"Kek kek" : Translating Birds in Chaucer's Parliament of Fowls. / Warren, Michael.

In: Studies in the Age of Chaucer, Vol. 38, 29.12.2016, p. 109-132.

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"Kek kek" : Translating Birds in Chaucer's Parliament of Fowls. / Warren, Michael.

In: Studies in the Age of Chaucer, Vol. 38, 29.12.2016, p. 109-132.

Research output: Contribution to journalArticle

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Warren, Michael. / "Kek kek" : Translating Birds in Chaucer's Parliament of Fowls. In: Studies in the Age of Chaucer. 2016 ; Vol. 38. pp. 109-132.

BibTeX

@article{eb9150f2d68340bc82828f6b06fbca6c,
title = "{"}Kek kek{"}: Translating Birds in Chaucer's Parliament of Fowls",
abstract = "This essay engages recent thinking in animal studies in order to give fuller attention to birds{\textquoteright} voices in the Parliament of Fowls than has previously been admitted. In the context of allegory and medieval theories of articulate voice (both of which traditionally deny intrinsic meaning to nonhuman voices), I focus on the well-known, intrusive bird calls line to argue how Chaucer engages with issues of translation - an act which serves as an imagined opportunity to understand and appreciate what other species might have to say, which, in this respect, might be seen as a form of 'biotranslation' (the principle that genuine communication and translation between biological species is possible). I propose that Chaucer asks us to consider real birds{\textquoteright} voices at line 499 because they momentarily take us by surprise, crying forth in a strange semiotic mode. Linguistic translation is brought forcibly to our attention here because it momentarily breaks down, raising queries about categories of species and voice and, indeed, the poem's allegory. Exploring linguistic translations in the poem, that is, can have profound implications for the 'translation' acts that allegory performs upon the animal figure.",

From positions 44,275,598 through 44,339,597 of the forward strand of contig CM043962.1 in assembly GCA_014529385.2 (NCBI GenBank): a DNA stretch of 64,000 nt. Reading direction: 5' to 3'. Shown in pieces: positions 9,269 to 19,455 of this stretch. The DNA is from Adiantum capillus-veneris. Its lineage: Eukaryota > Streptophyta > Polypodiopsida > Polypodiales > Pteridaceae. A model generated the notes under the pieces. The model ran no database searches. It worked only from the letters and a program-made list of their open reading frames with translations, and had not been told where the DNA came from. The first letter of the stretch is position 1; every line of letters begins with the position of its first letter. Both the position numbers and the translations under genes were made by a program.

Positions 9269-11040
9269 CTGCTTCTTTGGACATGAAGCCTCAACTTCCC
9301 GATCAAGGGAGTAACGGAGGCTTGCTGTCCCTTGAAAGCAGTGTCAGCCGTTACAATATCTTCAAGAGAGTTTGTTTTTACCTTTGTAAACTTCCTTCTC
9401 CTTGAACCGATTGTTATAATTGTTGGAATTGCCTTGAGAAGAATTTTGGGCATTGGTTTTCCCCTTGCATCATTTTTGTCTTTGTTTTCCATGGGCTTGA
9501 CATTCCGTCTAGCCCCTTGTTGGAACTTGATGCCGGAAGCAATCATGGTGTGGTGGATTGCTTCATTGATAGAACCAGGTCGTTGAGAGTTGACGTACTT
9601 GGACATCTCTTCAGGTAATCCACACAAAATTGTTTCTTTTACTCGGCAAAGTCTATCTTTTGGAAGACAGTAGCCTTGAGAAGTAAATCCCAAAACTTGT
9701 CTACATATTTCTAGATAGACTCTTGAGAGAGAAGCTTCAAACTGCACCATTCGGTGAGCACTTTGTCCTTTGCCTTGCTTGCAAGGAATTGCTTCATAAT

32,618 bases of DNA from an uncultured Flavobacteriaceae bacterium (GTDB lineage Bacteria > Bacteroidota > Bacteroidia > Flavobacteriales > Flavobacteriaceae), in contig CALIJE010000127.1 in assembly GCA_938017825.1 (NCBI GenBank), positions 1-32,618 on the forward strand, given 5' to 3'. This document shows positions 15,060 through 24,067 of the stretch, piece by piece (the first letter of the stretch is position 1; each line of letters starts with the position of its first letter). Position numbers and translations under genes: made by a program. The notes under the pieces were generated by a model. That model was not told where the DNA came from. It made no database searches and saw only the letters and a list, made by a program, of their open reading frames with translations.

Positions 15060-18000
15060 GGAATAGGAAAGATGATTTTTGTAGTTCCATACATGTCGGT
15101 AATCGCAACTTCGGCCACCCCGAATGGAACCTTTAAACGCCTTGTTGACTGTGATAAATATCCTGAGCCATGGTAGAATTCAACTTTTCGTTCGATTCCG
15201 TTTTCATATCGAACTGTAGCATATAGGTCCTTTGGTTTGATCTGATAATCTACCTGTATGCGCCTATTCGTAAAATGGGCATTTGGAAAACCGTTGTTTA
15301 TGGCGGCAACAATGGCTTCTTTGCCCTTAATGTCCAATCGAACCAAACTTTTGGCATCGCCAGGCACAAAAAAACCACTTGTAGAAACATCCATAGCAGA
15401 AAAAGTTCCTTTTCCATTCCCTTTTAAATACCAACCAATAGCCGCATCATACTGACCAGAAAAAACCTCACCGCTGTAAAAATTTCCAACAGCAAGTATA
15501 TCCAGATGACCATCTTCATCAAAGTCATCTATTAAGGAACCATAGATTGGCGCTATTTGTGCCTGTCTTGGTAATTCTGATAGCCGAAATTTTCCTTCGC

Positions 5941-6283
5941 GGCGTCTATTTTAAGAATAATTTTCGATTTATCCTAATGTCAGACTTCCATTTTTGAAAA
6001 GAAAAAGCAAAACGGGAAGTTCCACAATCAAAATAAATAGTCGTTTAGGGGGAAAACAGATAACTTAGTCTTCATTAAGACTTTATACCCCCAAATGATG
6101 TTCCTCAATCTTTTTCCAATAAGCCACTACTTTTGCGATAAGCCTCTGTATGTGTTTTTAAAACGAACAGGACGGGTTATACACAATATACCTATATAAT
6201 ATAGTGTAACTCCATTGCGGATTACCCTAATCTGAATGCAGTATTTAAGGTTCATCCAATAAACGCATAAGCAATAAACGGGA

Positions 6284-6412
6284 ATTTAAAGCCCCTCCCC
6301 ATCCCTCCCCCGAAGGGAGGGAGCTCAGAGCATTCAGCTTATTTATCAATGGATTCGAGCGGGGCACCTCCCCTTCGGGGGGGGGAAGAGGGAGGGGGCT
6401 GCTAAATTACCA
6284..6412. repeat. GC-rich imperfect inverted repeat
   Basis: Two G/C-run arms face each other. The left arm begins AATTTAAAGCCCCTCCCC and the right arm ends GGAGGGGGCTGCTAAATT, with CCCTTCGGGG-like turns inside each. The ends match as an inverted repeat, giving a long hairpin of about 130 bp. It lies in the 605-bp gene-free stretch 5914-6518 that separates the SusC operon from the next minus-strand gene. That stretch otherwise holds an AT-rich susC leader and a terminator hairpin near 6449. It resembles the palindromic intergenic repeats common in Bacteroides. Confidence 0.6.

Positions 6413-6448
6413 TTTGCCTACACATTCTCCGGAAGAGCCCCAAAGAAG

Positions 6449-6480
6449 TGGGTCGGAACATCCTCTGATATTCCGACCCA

keywords = "Chaucer, Parliament of Fowls, birdsong, birds in medieval poetry, translation theory, animals studies, ecocriticism, medieval ornithology",
author = "Michael Warren",
year = "2016",
month = dec
day = "29",
doi = "10.1353/sac.2016.0003",
language = "English",
volume = "38",
pages = "109--132",
journal = "Studies in the Age of Chaucer",

}

RIS

TY - JOUR

T1 - "Kek kek"

T2 - Translating Birds in Chaucer's Parliament of Fowls

AU - Warren, Michael

PY - 2016/12/29

Y1 - 2016/12/29

N2 - This essay engages recent thinking in animal studies in order to give fuller attention to birds’ voices in the Parliament of Fowls than has previously been admitted. In the context of allegory and medieval theories of articulate voice (both of which traditionally deny intrinsic meaning to nonhuman voices), I focus on the well-known, intrusive bird calls line to argue how Chaucer engages with issues of translation - an act which serves as an imagined opportunity to understand and appreciate what other species might have to say, which, in this respect, might be seen as a form of 'biotranslation' (the principle that genuine communication and translation between biological species is possible). I propose that Chaucer asks us to consider real birds’ voices at line 499 because they momentarily take us by surprise, crying forth in a strange semiotic mode. Linguistic translation is brought forcibly to our attention here because it momentarily breaks down, raising queries about categories of species and voice and, indeed, the poem's allegory. Exploring linguistic translations in the poem, that is, can have profound implications for the 'translation' acts that allegory performs upon the animal figure.

AB - This essay engages recent thinking in animal studies in order to give fuller attention to birds’ voices in the Parliament of Fowls than has previously been admitted. In the context of allegory and medieval theories of articulate voice (both of which traditionally deny intrinsic meaning to nonhuman voices), I focus on the well-known, intrusive bird calls line to argue how Chaucer engages with issues of translation - an act which serves as an imagined opportunity to understand and appreciate what other species might have to say, which, in this respect, might be seen as a form of 'biotranslation' (the principle that genuine communication and translation between biological species is possible). I propose that Chaucer asks us to consider real birds’ voices at line 499 because they momentarily take us by surprise, crying forth in a strange semiotic mode. Linguistic translation is brought forcibly to our attention here because it momentarily breaks down, raising queries about categories of species and voice and, indeed, the poem's allegory. Exploring linguistic translations in the poem, that is, can have profound implications for the 'translation' acts that allegory performs upon the animal figure.

KW - Chaucer

KW - Parliament of Fowls

KW - birdsong

KW - birds in medieval poetry

KW - translation theory

KW - animals studies

KW - ecocriticism

KW - medieval ornithology

U2 - 10.1353/sac.2016.0003

DO - 10.1353/sac.2016.0003

M3 - Article

VL - 38

SP - 109

EP - 132

JO - Studies in the Age of Chaucer

JF - Studies in the Age of Chaucer

ER -